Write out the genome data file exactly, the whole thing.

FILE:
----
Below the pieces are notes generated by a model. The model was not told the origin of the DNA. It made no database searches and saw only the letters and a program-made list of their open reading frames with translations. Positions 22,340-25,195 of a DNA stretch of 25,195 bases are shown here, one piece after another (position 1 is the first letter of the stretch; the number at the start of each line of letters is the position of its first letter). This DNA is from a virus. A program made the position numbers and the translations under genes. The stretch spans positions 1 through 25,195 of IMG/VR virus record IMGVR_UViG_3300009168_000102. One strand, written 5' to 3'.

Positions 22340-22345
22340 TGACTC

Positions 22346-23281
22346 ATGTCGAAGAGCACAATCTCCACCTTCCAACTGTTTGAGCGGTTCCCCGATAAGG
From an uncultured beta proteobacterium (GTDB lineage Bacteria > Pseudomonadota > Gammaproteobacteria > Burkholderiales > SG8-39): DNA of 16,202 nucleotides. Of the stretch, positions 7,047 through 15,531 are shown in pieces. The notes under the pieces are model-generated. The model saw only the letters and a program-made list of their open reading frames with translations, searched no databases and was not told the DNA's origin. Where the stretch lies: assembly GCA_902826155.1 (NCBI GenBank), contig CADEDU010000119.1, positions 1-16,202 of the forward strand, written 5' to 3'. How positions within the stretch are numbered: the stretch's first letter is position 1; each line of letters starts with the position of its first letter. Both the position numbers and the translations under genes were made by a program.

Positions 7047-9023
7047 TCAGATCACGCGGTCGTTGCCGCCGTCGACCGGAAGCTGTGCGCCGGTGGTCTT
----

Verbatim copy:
Below the pieces are notes generated by a model. The model was not told the origin of the DNA. It made no database searches and saw only the letters and a program-made list of their open reading frames with translations. Positions 22,340-25,195 of a DNA stretch of 25,195 bases are shown here, one piece after another (position 1 is the first letter of the stretch; the number at the start of each line of letters is the position of its first letter). This DNA is from a virus. A program made the position numbers and the translations under genes. The stretch spans positions 1 through 25,195 of IMG/VR virus record IMGVR_UViG_3300009168_000102. One strand, written 5' to 3'.

Positions 22340-22345
22340 TGACTC

Positions 22346-23281
22346 ATGTCGAAGAGCACAATCTCCACCTTCCAACTGTTTGAGCGGTTCCCCGATAAGG
From an uncultured beta proteobacterium (GTDB lineage Bacteria > Pseudomonadota > Gammaproteobacteria > Burkholderiales > SG8-39): DNA of 16,202 nucleotides. Of the stretch, positions 7,047 through 15,531 are shown in pieces. The notes under the pieces are model-generated. The model saw only the letters and a program-made list of their open reading frames with translations, searched no databases and was not told the DNA's origin. Where the stretch lies: assembly GCA_902826155.1 (NCBI GenBank), contig CADEDU010000119.1, positions 1-16,202 of the forward strand, written 5' to 3'. How positions within the stretch are numbered: the stretch's first letter is position 1; each line of letters starts with the position of its first letter. Both the position numbers and the translations under genes were made by a program.

Positions 7047-9023
7047 TCAGATCACGCGGTCGTTGCCGCCGTCGACCGGAAGCTGTGCGCCGGTGGTCTT